Members of the society were expected to accept orders to go anywhere in the world, where they might be required to live in extreme conditions, to spread the Catholic doctrine.
And there’s little doubt that Jesuit missionaries were instrumental in spreading Catholicism to the world, establishing missions across the globe from the 16th to the 18th centuries. They had successes and failures in Christianising native peoples but also met with controversy, being expelled from most countries in Europe and European colonies by the Catholic church after 1759, although this suppression was lifted in 1814.
Across the north Atlantic Ocean, approximately a century before the Jesuits’ official appearance, work was underway at Rosslyn Chapel, which dates back to 1446 when it started life as a family chapel for Sir William St Clair, who died in 1484 while the building was still incomplete.
Under the supervision of his son, Sir Oliver St Clair, work continued but the chapel’s original design was never completed and, following the Reformation, it fell into disrepair with Oliver Cromwell’s troops attacking Rosslyn Castle in 1650 and stabling their horses inside the chapel.
Following a period of Victorian repair and restoration, the chapel was rededicated in 1862 and weekly services began again. The beauty of its setting and the mysterious symbolism of its ornate stonework have attracted and intrigued visitors ever since.
Practically every surface inside and outside the chapel is carved in an outstanding display of craftsmanship that includes angels, green men and what appears to be Templar and Masonic symbolism.
No definitive record exists of the St Clair dynasty in Scotland, but it is believed to extend back to Saint-Clair-Sur-Epte in Normandy and William of Saint-Claire, who accompanied Saint Margaret of Scotland, the great-granddaughter of King Ethelred the Unready, in 1068 on the final leg of her return from exile in Hungary.
Margaret eventually married Malcolm III of Scotland, who supposedly granted William of Saint-Claire the barony of Roslin in return for his service.
Fast forward a couple of centuries and we arrive at Sir William St Clair, the eighth Baron of Roslin and son of Sir Henry St Clair, the seventh baron. Sir William, who had been a close associate of Robert the Bruce, was killed in 1330 during the Battle of Teba in southern Spain, where he fought alongside Sir James Douglas against the Moors... the Muslim populations of the Maghreb, Iberian Peninsula, Sicily and Malta during the Middle Ages.
And, wouldn’t you know it, the eighth Baron of Roslin had also fought in the Crusades and could trace his lineage back to Robert De St Clair, who was born in Normandy in 1190 and married Eleanor De Dreux, daughter of the Count of Dreux. Now, is that a French connection, or what? Had Sir William St Clair been a Templar knight during his time in the Holy Land and made Roslin a safe haven for his “brothers” fleeing France in 1312?
And what about Ignatius of Loyola and the Society of Jesus? Was its formation also a byproduct of the dynasty of the Templars and their exploitation of the Holy Land? Could the Alumbrados have also been influenced by the remnants of Templar conquest?
Well, you’d be hard-pressed not to find links between the Iberian Peninsula and the Templars, who had established themselves in the Spanish provinces of Castile and Leon, Aragon, Catalonia and Navarra, where they were stationed to protect the borders with the Muslim kingdoms.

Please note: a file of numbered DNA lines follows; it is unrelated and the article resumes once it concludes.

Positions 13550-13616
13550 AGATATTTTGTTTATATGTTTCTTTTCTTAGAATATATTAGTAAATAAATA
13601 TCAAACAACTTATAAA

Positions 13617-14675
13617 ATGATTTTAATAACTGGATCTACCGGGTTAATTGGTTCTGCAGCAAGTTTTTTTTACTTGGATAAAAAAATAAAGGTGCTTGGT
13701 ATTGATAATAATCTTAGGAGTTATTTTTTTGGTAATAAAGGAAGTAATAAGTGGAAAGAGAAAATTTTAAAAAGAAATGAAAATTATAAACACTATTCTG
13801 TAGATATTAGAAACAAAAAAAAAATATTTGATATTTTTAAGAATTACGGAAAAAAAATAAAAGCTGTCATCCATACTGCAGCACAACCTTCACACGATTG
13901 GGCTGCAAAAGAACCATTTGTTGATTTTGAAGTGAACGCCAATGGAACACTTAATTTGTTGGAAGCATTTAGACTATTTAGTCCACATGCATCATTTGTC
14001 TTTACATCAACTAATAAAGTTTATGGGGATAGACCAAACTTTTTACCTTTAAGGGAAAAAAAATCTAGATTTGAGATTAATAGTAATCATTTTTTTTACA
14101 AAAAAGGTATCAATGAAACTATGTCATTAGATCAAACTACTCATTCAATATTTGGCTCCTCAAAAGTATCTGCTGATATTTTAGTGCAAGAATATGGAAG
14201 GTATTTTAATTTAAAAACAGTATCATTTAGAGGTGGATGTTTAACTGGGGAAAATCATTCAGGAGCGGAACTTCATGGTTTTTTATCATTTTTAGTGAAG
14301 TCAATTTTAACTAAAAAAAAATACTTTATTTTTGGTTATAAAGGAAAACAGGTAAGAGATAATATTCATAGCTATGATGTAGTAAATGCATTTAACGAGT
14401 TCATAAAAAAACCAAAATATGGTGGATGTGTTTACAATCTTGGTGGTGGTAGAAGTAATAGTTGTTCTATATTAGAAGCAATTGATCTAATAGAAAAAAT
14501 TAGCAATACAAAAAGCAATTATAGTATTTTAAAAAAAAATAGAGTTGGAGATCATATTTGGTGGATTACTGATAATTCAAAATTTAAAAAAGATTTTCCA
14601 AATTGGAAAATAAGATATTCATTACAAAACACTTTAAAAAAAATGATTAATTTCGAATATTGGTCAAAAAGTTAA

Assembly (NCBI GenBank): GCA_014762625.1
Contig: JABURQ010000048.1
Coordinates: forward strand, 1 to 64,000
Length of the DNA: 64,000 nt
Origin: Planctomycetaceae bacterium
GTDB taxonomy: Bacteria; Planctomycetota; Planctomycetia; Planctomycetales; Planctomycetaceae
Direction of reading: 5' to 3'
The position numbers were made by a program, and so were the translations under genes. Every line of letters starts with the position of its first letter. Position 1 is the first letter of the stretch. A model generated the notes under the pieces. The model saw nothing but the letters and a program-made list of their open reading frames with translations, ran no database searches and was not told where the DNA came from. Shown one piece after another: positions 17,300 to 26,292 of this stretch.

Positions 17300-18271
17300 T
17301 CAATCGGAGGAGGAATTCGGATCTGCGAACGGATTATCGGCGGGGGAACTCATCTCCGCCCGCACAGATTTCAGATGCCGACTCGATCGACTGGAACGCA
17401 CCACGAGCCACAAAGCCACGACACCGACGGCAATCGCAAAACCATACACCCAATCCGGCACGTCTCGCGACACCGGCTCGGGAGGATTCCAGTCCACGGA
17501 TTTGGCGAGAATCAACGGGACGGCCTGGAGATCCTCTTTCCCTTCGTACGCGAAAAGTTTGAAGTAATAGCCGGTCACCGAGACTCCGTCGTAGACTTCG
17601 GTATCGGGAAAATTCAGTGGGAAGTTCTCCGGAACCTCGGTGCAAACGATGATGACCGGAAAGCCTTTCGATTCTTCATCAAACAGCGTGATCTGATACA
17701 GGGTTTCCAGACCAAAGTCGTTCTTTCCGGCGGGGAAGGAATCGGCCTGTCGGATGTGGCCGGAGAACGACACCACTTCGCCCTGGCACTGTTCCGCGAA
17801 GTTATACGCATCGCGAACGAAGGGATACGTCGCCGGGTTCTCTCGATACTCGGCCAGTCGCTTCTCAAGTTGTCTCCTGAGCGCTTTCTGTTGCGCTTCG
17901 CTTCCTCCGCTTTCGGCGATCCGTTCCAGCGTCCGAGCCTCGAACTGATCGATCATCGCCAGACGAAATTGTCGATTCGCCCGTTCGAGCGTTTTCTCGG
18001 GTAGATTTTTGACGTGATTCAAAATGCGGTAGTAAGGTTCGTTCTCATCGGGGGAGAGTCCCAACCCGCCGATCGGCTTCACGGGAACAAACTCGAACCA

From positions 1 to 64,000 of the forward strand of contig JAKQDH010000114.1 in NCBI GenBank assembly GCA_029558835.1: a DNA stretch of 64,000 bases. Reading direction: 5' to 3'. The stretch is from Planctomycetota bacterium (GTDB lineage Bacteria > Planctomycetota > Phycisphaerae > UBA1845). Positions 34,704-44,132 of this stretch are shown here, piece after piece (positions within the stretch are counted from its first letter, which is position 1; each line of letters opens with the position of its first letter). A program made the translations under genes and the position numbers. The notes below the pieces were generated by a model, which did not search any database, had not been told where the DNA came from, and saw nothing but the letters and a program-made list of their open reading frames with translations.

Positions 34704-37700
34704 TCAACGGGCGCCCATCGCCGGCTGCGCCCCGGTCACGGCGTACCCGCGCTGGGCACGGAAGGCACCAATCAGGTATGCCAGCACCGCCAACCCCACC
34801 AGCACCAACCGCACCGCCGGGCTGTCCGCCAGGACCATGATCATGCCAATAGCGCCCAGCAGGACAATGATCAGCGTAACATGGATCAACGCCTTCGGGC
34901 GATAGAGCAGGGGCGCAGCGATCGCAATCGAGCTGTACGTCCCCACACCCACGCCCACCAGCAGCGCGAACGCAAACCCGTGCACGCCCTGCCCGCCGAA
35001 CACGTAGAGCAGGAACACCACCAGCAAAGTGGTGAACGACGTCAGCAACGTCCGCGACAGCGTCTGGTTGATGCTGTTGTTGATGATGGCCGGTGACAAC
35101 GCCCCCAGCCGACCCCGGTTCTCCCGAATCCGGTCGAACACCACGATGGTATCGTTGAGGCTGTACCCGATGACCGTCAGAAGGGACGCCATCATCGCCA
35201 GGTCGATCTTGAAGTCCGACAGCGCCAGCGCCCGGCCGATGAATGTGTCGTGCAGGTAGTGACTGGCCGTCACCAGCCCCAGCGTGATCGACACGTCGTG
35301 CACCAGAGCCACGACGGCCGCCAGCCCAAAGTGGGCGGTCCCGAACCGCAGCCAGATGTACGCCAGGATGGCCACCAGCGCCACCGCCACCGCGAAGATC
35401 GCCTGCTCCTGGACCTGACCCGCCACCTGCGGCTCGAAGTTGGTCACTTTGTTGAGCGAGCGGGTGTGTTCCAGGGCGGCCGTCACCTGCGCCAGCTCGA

Here they built “commanderies” to provide income to finance their military activities and the remains of their castles and fortresses punctuate the landscapes of Spain and Portugal, where they were built to protect the borders from attack.
As territories were gradually reconquered to the south, the Templars were given the task of colonising them and building commanderies, with the Iberian Peninsula having at least 82 strongholds (76 in Spain and six in Portugal)… more than existed in the Middle East.
But, to begin with, the Muslims possessed the richest parts of the peninsula with impressive cities such as Seville, Toledo and Cordoba. And, by the 11th Century, many historians believe that – through a mix of conversion and invasion – the majority of the Iberian population was Muslim.
But divisions began to appear in the caliphates and after 1118 the Muslims had a new fighting force to contend with... the Knights Templar.
The Christian kingdoms quickly embraced the Templars, who were exactly what they had been waiting for… brave, Catholic and prepared to police the front line, where they served as the shock troops who selflessly risked everything to protect Christianity.
In 1147 Lisbon was a Moorish city with a Muslim governor, a great mosque and a maze of streets called the Medina where ordinary people lived… the modern capital of Portugal part of the Umayyad caliphate that was conquered by a large Crusader force including many Templar knights.
And, if you follow the lineage back from Ignatius of Loyola’s former employer Antonio Manrique de Lara, second Duke of Najera, you come across more than a passing link between his family and the Templars. Perhaps explaining the Jesuit founder’s huge interest in visiting the Holy Land after his great epiphany as he recovered from his injuries in Pamplona.
The first Duke of Najera was Pedro Manrique de Lara, who was granted the title for his service to Ferdinand II of Aragon, the husband of Queen Isabella I of Castile and, as a result, King of Castile himself.
The lineages of both Pedro Manrique de Lara and Ferdinand II of Aragon represent a who’s who of the nobility of Aragon, Castile and Leon, Catalonia and Navarra that stems back to the 12th Century and Alfonso VII of Leon and Castile, and Pedro de Molina, a Castilian nobleman and military leader of the House of Lara, who was also Viscount of Narbonne and a fearsome military commander of Spain’s southern frontier.
Now it’s all just supposition but it also provides a neat timeline from the Templar knights to Castile and the Alumbrados, finally ending up with the formation of the Jesuits in 1540… seems like a potted history of “Illuminati” roots to me!
About the Creator